Saturday, 14 December 2013
New Zealand Day 17 - Wheat Crops Under the Microscope
The first meeting of the day was with Eric Watson who farms just to the East of Ashburton. A huge thank you to Eric for taking the time to meet up, as I only made contact a couple of days ahead of the meeting. Eric has a great farm of about 490 Ha which can be irrigated through various pumps and bore holes, with the bulk of the farm being on a ring main with variable speed drives for the pumps. This means that irrigation equipment can be moved without needing to switch equipment off when moving rain runs and as irrigators stop and start the pump speed slows or accelerates to match the loading saving electricity. All of the crops are irrigated on the farm with wheat crops receiving somewhere around 200mm. IN addition to wheat Eric is growing seed crops of rye grass, fescue grasses, plantain, chicory, botchy (Chinese Cabbage) and spinach.
The crops that we looked at where incredibly clean with a robust fungicide strategy being used. Every day the crop stays green during senescence a further 200Kk of grain is grown. So keep it green for a week that's nearly 1.5t of extra yield! Many crops have been under pressure from septoria Eric's fungicide had wooded well and the crops where very clean top to bottom.
Seed rate and variety choice took up a lot of our conversational time as large crops of wheat require a population that is not too thick in order to enable light to intercept the canopy and get to the second and third leaves. Shorter more upright flags will act as solar panels rather than big floppy leaves, something that I found hard to believe but logical after I gave it a little thought. Seed varieties and numbers are not the whole story, nitrogen rates and timings are also key factors in growing large crops of wheat. I left Eric and headed south for a lunch meeting with fellow Nuffield Scholar Michael Tayler who farms further down the coast. Michael grows wheat, potatoes, barley, peas and carrots. These carrots are grown for juicing and are larger and sweeter than a normal carrot. The juice is pressed and stored before being shipped and sold as a health food drink. Michael did his Nuffield project on 'New Technologies and Arable Farming'. So we had a lot in common!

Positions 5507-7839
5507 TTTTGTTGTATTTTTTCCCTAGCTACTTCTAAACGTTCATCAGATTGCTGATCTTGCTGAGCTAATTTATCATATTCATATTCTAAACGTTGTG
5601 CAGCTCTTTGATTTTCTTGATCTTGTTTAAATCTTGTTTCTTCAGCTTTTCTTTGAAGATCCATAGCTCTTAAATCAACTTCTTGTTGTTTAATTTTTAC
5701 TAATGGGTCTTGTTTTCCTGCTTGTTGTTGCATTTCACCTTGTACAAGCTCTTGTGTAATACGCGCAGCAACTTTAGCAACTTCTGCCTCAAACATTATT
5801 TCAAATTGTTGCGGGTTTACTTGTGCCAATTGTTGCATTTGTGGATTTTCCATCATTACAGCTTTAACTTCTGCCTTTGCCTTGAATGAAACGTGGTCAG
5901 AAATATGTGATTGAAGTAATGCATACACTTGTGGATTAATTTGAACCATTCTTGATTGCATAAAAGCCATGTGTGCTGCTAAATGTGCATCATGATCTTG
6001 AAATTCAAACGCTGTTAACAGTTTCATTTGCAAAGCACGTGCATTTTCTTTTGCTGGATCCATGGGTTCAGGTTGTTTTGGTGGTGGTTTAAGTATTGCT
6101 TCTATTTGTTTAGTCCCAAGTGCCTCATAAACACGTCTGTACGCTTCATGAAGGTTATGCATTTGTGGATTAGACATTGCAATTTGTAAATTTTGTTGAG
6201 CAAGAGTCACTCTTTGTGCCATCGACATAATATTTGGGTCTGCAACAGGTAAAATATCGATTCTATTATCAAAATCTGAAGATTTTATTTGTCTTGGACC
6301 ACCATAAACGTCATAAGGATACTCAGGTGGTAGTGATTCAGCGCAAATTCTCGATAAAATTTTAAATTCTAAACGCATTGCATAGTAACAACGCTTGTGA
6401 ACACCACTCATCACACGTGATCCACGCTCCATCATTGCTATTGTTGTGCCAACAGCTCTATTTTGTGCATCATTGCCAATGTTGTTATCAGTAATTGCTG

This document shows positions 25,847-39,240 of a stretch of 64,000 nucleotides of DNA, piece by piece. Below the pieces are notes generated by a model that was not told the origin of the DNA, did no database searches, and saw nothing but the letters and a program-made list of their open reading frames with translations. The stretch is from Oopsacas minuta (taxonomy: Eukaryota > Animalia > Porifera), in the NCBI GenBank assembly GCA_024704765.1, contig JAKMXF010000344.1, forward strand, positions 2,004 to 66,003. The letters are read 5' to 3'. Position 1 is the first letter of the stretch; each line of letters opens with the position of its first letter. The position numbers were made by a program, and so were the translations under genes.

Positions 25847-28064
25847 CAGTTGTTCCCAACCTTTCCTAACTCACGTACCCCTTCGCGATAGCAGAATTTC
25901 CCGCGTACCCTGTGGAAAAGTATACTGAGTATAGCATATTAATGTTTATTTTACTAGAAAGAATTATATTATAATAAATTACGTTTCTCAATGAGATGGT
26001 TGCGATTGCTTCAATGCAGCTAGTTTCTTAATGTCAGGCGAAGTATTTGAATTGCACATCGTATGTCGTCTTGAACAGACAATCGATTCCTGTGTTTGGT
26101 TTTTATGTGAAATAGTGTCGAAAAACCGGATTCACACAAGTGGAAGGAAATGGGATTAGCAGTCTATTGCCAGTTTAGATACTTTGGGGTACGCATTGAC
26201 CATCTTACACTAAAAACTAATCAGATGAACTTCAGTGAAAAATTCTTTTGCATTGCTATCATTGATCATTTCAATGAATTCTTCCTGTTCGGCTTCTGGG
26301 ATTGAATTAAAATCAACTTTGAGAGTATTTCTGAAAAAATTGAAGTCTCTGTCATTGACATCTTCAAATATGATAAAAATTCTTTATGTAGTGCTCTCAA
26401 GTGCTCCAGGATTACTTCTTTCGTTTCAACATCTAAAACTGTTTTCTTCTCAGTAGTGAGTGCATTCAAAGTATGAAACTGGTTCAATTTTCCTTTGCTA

After lunch I drove still further south to Oamaru to meet Chris Dennison, who held the Guinness Book of Records Wheat yield at 15.015t/H in 2003. Chris and Kay's farm is literally right on the coast, with a 50ft drop from the last field down onto the beach. This climate, coupled with fairly heavy clay, with good structure means high yields are always a potential. In addition to wheat Chris also grows rye grass for seed, oilseed rape and spring barley. Rye grass is potentially the highest return but also has the highest risk. There are opportunities to make 'balage' as a first cut, then seed and then dairy support or balage again from these fields. It demonstrates to me that way that opportunities are sought out over the whole cycle, not just focusing on the one crop in the field.
Chris grows several varieties of wheat, from a couple of breeders including one from the UK in the highest yielding situations, including Oakley. A planting date, equivalent to (UK) 1st week September and plant populations calculated. The net result is a good plant population with somewhere about 600 ears depending of tiller numbers. This is slightly in the lap of the gods depending on the kindness of the winter and how much tillering the crop does. A fairly intense fungicide strategy is required to keep the leaves green, for the extra yield at the end of maturity. The yield comes from a combination of ears per m2, numbers of grains per and weight of the individual grain sites. Irrigation is also applied through the later part of the season to help with grain fill. Chris is the Chairman of the local community irrigation board. Water is taken from the Waitaki River and put through the irrigation scheme. About 15% of the total annual river flow is used for agriculture, so there's plenty to spare.
It was a fabulous opportunity for me to spend time with Chris and his family. I learnt so much about the crop canopy structure and what is needed to achieve it. After the trip around the farm and a delicious roast lamb dinner, we headed out to the local pub with a neighbouring farmer, which was highly entertaining. Thank you, once again to everyone for hosting me today it was great fun!